What’s Changed? First and foremost, everyone has a phone in their hands now. Moreover, these devices capture content that can be streamed in real time and shared millions of times. In some respects this is a good thing: it helped 17-year-old Darnella Frazier record former Minneapolis police officer David Chauvin kneeling on George Floyd’s neck before he died. Had she not done this, it may have been harder to substantiate Chauvin’s sadistic act. Conversely, false information can spread like wildfire. Continuing, Michael A. Cohen writes for the Boston Globe that, “Today’s police forces, for all their excesses caught on video and trumpeted by social media, are more professional and diverse than those in 1968. There are black mayors in many American cities and black and female police chiefs in Minneapolis, Atlanta, and Dallas — something that would have been unimaginable 50 years ago.” Protesters are also more diverse. Heather Ann Thompson, a professor of history and Afro-American and African Studies at the University of Michigan in Ann Arbor, says “there’s a remarkable multiracial presence in the streets today marching for racial justice.” Although these are steps in the right direction, sadly, one of the biggest differences between now and then is the growing partisan divide. At the end of last year, the Pew Research Center “found that more than three-quarters of both Democrats and Republicans expressed at least ‘somewhat’ cold views of the other party — and that about 6 in 10 partisans expressed ‘very cold’ views of the opposition. For both parties, both metrics were higher than at any point in Pew’s past polling.” This difference is striking and certainly a step in the wrong direction.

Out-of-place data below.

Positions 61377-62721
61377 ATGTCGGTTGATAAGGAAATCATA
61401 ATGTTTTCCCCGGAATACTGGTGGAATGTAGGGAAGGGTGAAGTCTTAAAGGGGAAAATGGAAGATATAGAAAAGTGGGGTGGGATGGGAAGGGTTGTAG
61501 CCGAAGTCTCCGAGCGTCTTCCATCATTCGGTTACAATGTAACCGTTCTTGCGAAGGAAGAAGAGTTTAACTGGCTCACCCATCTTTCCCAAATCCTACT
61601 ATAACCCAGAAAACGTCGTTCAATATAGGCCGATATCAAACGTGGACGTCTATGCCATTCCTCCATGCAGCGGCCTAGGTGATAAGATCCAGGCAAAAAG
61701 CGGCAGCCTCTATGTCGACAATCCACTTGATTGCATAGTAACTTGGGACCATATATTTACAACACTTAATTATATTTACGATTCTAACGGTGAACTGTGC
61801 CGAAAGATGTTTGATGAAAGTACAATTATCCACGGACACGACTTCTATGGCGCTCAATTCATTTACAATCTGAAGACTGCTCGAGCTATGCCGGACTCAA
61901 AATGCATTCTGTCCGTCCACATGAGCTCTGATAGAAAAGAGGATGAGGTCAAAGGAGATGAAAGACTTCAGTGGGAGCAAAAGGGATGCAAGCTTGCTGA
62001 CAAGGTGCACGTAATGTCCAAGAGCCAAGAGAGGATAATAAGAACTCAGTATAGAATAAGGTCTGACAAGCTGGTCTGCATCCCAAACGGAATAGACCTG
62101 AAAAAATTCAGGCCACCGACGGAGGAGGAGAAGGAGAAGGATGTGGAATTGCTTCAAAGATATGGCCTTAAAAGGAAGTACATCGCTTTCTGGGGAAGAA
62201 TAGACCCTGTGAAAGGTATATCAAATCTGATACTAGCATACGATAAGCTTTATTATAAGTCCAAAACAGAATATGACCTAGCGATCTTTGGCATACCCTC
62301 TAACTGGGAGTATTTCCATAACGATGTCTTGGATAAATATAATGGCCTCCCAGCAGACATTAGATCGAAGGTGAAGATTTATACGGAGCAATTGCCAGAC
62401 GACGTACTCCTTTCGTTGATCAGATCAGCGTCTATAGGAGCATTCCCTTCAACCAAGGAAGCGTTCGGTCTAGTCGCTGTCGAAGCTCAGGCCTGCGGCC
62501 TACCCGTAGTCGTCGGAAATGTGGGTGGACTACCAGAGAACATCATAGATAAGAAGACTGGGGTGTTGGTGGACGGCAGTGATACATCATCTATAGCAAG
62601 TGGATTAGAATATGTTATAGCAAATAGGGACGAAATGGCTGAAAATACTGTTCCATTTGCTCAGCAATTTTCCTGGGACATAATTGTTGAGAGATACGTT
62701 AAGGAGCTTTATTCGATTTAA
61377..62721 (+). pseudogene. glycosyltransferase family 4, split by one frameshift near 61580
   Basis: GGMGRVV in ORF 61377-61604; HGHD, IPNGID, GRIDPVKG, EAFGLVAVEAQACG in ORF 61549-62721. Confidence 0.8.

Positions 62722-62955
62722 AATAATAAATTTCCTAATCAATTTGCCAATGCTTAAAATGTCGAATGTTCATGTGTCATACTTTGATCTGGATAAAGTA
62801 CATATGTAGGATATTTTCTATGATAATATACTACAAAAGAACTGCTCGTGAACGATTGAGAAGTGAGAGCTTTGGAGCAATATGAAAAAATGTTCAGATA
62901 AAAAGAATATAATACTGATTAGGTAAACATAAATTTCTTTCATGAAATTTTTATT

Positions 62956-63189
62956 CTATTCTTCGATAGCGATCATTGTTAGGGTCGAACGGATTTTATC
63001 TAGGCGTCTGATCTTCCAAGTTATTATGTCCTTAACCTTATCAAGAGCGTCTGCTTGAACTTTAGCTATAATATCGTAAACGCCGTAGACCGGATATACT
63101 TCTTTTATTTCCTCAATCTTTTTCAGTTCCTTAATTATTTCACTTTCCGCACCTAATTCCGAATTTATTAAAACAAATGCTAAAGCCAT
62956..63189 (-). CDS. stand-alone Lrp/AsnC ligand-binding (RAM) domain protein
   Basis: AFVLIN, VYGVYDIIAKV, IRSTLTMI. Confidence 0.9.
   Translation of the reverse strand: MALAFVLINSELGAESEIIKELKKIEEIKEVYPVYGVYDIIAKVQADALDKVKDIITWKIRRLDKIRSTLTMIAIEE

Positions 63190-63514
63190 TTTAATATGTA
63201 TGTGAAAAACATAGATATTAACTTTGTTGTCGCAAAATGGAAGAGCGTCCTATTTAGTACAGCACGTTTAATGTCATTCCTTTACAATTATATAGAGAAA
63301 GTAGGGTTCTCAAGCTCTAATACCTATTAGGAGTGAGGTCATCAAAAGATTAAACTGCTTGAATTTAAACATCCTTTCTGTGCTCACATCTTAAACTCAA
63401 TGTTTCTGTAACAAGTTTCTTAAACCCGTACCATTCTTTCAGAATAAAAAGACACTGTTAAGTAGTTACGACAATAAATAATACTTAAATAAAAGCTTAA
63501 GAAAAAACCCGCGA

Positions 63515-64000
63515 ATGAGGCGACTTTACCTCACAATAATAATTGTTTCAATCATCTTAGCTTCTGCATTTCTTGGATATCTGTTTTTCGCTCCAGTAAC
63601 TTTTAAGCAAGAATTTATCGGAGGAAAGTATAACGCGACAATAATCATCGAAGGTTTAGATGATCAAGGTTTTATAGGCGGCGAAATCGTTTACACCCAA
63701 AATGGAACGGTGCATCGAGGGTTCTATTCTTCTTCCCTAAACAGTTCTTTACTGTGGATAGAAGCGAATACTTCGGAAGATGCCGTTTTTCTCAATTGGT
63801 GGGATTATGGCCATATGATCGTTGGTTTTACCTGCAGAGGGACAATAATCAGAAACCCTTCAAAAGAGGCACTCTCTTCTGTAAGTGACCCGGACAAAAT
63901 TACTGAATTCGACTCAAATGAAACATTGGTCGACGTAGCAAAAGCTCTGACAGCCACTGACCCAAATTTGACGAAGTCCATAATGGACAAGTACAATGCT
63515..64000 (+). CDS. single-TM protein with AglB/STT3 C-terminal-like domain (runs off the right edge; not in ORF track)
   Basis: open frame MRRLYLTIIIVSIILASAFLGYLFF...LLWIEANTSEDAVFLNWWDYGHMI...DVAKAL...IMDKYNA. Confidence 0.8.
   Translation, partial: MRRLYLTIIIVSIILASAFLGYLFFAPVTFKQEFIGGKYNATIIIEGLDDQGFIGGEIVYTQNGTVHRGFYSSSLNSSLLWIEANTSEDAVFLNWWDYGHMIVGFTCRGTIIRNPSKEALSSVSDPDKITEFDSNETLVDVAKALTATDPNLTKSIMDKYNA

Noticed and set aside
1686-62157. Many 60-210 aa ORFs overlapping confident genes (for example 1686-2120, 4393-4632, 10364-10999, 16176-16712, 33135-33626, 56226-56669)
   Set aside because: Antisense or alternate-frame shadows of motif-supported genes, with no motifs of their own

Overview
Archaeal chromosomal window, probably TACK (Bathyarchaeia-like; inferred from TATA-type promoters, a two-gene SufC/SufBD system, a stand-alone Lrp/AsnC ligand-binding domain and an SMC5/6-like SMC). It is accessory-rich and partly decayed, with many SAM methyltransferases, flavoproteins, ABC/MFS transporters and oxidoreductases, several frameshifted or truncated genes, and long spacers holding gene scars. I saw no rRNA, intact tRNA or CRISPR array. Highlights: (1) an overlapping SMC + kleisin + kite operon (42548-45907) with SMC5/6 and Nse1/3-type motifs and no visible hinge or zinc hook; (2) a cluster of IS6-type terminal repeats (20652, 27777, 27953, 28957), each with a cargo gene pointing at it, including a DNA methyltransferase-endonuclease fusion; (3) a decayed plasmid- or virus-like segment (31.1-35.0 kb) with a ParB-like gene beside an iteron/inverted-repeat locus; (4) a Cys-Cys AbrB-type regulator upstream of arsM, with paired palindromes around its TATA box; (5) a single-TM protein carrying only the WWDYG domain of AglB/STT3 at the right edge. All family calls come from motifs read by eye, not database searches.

Flag This: What’s interesting about the final difference mentioned above is that “people understand the partisan divide is growing and respondents [even] express concern about those divisions,” Philip Bump writes for the Washington Post. “More than three-quarters of each group sees the partisan divide as growing. Democrats are more likely to say they’re at least somewhat concerned about those divisions than are Republicans” Bump adds. The question then becomes, what is wrong with us? If we see there’s a problem, yet we continue to let it get worse, the easiest explanation is that we’re either lazy, careless, or both. The thing is, Americans certainly aren’t careless. While the motivations of some individuals in the protests are questionable, the sheer amount of people demonstrating should be a clear indication that people do care. Moreover, Americans aren’t lazy. We assign massive social value to the ideal of hard work. At the end of the day, what’s missing may be empathy. No one ever said you have to agree with another person, but you can certainly attempt to understand their perspective. That’s why we try to provide multiple viewpoints every single day with the belief that empathy and understanding can lead to action and unity. As stated in the first installment of this series, maybe that’s the first step towards finding our “better angels” and making sure we learn from both then and now.